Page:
*[Use of the term "screw around" originates from Garfinkel, "Consider that once you get into line persons will not therein question that you have rightfully gotten into line unless you start screwing around. Then you get instructed" (2002: 257).  Follow this link to better understand how Garfinkel's  "screwing around" links to this discussion via a discussion of Varenne's "productive ignorance".]

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Let me start my tirade by pointing out that I’ve got nothing against the BBC. When I lived in Mali then Egypt, the BBC was all I listened to. I currently record their nightly TV broadcast to keep up on the world news. But look at the wording they chose to publicize this very important Anthropological finding. To say the least, it was a rather “crappy” way to describe recent findings that suggest humans were in the New World a couple thousand years longer than Anthropologists had originally assumed.

This rather cheap shot reminds me of the fat kid in grade school – even the most dimwitted could find a way to poke fun at him.  Well, I won’t stand idly by and let this one pass, Anthropology deserves better!!

Defiantly Yours,

ex-fat kid

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Some time ago, John Norvell posted this quote on his blog at anthroblogs.

A Jesuit theologian, Edward T. Oakes, reviewing Gary Wills’ latest book on the Catholic Church, chides him with this little gem:

As he should know from his own position as a Catholic professor at a secular university, the two great institutional legacies of the Middle Ages to modern civilization are the Catholic Church and the contemporary university, of which the latter is surely the more rigidly hierarchical: With its politically correct orthodoxies, its hegemonically imposed anti-hegemonic discourse, its salary-mongering, its freedom from taxation (how Constantinian!), its speech codes, its teacher evaluations conducted sub secreto pontificio, its heated debate over the minutest matters, its hair-splitting fights over teaching loads and research assistants (tenure as benefice!), the contemporary university makes the Catholic Church look like a Quaker meeting house.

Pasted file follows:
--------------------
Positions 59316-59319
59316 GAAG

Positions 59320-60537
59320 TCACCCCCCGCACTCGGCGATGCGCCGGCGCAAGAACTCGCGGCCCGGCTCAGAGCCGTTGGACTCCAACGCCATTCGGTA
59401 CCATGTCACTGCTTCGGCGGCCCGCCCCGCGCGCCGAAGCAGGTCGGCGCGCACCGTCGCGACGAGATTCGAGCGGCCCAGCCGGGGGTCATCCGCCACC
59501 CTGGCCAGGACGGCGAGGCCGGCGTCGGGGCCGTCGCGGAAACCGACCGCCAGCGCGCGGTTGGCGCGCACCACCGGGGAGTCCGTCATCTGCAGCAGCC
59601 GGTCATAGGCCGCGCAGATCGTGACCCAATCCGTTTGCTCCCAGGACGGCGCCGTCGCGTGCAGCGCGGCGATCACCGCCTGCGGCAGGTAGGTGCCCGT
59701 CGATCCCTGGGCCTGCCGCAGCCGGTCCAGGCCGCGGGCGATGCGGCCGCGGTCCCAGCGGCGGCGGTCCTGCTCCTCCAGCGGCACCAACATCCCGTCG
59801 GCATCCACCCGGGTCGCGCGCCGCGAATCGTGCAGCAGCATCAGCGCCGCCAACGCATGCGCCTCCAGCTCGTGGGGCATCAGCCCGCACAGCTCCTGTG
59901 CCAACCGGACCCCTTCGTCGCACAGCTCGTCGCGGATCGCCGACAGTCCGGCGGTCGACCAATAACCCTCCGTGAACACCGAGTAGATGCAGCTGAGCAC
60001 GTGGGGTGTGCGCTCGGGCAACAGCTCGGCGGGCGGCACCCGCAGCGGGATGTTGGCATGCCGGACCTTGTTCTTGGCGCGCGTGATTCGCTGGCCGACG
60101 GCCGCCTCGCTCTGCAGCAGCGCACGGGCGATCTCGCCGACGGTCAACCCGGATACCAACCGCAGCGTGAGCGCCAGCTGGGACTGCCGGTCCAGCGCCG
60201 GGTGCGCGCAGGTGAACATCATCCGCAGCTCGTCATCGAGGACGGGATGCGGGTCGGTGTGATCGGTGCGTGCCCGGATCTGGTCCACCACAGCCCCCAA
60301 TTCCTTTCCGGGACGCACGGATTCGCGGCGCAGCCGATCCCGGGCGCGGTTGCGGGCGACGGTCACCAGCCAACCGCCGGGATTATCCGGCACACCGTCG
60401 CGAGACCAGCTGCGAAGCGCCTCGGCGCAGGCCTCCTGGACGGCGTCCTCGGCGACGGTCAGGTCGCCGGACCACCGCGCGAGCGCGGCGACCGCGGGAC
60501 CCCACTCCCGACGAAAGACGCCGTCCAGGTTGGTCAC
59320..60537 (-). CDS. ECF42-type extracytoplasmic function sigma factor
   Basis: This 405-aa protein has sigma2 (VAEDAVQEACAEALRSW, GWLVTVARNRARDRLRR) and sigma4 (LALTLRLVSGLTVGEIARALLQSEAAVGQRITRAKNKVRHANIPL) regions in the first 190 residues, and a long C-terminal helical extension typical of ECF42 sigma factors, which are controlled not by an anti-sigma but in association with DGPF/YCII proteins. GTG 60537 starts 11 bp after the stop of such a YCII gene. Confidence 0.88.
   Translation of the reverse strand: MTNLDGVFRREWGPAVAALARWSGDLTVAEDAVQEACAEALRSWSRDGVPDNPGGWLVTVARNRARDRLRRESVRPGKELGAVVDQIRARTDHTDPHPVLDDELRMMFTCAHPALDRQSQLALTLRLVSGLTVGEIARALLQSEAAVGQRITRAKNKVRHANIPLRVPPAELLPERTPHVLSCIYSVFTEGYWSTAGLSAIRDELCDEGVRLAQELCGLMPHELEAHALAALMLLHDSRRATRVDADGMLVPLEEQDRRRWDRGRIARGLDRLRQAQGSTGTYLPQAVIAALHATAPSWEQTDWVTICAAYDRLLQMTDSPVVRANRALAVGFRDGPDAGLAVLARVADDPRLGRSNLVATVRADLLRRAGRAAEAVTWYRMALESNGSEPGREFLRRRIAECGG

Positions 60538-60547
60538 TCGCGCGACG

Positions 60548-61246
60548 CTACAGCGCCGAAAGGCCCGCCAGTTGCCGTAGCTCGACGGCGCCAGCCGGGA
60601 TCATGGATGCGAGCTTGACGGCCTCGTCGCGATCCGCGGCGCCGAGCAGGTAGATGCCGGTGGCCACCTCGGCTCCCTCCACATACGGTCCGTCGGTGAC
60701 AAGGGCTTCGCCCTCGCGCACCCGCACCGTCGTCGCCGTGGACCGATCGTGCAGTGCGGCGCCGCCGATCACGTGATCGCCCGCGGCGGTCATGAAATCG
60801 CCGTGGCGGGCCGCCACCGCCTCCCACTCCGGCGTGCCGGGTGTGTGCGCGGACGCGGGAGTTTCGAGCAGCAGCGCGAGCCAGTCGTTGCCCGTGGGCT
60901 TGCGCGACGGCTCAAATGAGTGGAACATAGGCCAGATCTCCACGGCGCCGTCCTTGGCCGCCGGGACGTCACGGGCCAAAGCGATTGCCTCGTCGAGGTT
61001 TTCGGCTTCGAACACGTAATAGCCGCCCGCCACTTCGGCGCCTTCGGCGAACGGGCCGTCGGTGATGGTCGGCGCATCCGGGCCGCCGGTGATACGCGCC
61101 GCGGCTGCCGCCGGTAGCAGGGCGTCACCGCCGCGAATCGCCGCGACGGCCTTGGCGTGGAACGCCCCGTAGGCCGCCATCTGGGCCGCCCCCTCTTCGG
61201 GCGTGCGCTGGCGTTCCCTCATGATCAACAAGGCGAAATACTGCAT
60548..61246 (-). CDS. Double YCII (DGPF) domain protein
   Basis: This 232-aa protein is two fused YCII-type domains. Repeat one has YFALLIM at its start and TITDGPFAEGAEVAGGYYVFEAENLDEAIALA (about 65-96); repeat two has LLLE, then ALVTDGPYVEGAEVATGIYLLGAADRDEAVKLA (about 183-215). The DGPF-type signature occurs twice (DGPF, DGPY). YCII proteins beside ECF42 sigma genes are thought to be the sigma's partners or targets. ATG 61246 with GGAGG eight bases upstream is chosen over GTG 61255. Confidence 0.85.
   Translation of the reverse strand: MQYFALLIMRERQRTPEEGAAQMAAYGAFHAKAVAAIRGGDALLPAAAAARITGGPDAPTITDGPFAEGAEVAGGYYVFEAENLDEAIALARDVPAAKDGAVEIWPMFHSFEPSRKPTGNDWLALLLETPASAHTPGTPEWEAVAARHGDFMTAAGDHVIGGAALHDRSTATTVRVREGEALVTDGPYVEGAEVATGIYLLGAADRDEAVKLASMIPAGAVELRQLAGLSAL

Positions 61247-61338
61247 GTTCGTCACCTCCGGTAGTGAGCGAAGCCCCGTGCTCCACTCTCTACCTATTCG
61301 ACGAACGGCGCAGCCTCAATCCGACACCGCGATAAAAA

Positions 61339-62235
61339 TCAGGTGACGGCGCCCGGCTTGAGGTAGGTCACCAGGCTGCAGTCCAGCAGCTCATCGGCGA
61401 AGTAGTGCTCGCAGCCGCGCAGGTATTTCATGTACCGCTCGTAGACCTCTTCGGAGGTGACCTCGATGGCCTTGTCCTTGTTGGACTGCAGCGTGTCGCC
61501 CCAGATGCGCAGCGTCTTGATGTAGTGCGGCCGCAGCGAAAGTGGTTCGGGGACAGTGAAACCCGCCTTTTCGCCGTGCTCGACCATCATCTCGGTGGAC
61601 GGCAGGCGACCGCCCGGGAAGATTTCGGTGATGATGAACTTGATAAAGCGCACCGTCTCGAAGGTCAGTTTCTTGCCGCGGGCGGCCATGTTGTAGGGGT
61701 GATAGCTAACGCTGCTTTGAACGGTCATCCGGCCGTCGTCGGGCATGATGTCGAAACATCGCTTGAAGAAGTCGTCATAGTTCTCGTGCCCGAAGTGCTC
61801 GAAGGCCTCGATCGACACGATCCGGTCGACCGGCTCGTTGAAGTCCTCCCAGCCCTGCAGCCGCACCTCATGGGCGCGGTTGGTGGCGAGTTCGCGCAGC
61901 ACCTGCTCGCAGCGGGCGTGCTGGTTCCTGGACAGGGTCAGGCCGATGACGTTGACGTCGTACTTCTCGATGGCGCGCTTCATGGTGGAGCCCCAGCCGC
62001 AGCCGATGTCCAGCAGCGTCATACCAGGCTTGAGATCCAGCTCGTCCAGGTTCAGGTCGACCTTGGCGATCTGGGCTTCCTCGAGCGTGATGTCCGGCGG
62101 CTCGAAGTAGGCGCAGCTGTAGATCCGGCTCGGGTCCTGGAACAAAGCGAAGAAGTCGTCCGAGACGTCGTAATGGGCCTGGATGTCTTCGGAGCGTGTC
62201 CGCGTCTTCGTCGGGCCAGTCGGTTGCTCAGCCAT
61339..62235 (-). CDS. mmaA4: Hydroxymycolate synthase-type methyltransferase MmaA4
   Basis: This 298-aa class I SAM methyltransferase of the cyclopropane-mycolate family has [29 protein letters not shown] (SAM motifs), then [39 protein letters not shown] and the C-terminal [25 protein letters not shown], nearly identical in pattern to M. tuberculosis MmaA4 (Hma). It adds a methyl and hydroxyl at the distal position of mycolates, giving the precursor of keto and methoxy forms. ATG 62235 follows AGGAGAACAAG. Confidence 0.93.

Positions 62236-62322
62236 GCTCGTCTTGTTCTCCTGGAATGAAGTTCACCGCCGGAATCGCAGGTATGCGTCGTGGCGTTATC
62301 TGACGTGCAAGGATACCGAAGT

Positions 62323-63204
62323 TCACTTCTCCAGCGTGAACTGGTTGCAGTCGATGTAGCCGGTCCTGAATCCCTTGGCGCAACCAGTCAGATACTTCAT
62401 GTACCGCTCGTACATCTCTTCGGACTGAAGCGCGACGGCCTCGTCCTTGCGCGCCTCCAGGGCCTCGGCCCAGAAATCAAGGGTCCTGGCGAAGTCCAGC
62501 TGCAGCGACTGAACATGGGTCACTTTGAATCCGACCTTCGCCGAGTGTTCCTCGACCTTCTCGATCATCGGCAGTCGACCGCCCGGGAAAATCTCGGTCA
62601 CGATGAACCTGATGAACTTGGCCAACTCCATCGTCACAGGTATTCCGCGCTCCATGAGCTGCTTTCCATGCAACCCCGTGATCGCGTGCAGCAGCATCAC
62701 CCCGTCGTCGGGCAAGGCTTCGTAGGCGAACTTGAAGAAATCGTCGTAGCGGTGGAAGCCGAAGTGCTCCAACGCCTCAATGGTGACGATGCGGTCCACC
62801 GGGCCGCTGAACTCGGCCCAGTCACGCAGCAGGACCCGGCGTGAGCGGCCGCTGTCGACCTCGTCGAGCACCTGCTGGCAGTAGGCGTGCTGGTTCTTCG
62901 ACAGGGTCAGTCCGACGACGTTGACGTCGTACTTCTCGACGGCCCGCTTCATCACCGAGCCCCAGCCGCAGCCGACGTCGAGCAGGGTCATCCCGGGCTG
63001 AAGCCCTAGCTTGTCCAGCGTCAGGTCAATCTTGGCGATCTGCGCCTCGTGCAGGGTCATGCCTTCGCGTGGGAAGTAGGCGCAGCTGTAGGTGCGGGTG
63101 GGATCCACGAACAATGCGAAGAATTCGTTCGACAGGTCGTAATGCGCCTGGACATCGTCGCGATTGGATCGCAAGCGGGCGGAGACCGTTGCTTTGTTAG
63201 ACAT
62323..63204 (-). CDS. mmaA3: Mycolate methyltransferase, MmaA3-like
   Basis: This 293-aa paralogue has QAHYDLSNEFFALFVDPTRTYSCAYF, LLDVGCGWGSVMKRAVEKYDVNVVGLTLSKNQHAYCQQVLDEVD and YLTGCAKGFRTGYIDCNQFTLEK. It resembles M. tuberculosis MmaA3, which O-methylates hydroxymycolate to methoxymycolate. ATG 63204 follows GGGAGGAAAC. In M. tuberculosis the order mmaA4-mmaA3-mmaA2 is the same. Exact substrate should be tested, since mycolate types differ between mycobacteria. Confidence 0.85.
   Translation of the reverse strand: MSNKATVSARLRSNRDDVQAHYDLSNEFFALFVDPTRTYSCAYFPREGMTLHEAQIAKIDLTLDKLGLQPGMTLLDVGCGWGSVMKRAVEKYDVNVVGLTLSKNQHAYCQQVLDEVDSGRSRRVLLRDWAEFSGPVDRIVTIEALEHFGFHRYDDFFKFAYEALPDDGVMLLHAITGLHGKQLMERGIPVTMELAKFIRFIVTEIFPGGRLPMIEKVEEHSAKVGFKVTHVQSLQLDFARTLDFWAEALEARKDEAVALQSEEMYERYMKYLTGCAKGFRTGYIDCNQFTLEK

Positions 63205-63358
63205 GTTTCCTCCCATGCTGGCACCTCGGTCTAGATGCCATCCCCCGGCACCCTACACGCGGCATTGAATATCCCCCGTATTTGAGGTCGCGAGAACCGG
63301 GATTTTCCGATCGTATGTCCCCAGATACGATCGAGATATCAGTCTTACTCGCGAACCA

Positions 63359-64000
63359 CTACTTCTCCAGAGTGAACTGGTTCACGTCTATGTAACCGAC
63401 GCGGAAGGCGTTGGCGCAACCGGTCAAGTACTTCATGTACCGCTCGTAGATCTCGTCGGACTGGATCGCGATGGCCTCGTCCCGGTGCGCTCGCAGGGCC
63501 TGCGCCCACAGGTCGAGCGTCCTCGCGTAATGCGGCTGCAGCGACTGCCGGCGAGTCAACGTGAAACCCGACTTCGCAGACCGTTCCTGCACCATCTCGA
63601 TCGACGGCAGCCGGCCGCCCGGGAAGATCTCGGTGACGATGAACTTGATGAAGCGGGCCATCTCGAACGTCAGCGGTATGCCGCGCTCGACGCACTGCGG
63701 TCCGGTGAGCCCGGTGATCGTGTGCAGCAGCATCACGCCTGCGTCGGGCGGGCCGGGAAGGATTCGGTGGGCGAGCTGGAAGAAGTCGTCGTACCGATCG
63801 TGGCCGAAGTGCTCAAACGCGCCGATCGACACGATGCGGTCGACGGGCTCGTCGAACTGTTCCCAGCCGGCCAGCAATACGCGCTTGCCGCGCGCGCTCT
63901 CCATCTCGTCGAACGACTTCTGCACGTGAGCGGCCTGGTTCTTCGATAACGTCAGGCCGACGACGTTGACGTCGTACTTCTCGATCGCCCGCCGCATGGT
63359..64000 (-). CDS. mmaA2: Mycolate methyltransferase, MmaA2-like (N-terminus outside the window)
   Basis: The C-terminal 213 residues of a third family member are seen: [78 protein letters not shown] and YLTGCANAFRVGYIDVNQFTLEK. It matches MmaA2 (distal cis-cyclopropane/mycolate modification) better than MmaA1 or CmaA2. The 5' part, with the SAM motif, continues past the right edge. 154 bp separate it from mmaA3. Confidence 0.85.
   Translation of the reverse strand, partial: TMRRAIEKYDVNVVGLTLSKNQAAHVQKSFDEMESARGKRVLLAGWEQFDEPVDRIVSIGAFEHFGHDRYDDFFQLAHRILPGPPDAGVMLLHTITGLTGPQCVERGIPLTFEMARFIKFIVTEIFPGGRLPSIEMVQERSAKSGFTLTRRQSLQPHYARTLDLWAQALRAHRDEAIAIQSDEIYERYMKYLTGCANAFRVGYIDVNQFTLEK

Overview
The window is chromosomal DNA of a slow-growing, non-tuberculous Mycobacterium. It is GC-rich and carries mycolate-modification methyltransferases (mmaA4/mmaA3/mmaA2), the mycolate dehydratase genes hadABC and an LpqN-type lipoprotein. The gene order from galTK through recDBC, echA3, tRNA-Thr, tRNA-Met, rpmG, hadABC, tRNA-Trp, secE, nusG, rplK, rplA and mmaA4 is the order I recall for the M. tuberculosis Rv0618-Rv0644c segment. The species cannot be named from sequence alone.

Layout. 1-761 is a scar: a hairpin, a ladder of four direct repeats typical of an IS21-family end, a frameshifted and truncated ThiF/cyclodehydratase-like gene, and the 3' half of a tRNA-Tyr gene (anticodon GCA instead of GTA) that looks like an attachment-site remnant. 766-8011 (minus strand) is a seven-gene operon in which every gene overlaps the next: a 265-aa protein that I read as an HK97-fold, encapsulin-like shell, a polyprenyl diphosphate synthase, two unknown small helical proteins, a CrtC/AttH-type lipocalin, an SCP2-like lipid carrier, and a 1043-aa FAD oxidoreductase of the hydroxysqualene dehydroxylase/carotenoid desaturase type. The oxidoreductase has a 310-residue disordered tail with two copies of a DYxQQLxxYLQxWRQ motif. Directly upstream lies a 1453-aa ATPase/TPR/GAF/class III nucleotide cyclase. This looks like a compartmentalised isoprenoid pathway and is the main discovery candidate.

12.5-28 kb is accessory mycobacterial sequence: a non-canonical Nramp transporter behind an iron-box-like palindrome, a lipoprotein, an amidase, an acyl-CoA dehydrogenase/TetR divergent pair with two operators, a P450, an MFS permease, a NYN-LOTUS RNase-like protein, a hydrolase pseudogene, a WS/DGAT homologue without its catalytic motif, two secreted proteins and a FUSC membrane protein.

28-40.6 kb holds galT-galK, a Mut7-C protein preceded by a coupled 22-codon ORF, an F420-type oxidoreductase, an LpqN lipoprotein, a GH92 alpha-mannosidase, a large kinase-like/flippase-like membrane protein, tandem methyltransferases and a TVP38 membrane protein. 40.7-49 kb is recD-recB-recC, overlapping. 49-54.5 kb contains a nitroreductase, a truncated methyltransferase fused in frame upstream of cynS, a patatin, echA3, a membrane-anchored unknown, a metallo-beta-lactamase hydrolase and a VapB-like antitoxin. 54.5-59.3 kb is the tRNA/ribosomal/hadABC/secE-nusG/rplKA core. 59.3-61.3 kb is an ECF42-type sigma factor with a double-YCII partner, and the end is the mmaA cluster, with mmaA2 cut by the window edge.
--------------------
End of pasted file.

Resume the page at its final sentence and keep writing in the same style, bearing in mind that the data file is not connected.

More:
I would like to take this a bit further by pointing out that although there were two great institutional legacies of the Middle Ages (the university and the church), there were actually two competing models of university (represented by the Universities of Paris and Bologna): Paris was run by faculty and Bologna was run by students (e.g., grad students had the power and responsibility to fire boring faculty). Imagine if the Bologna model had taken root in stead of the Paris model?

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This sensationalized account of TheAnthroGeek’s St. Patrick’s Day in San Fransisco and is photo-fictionalized.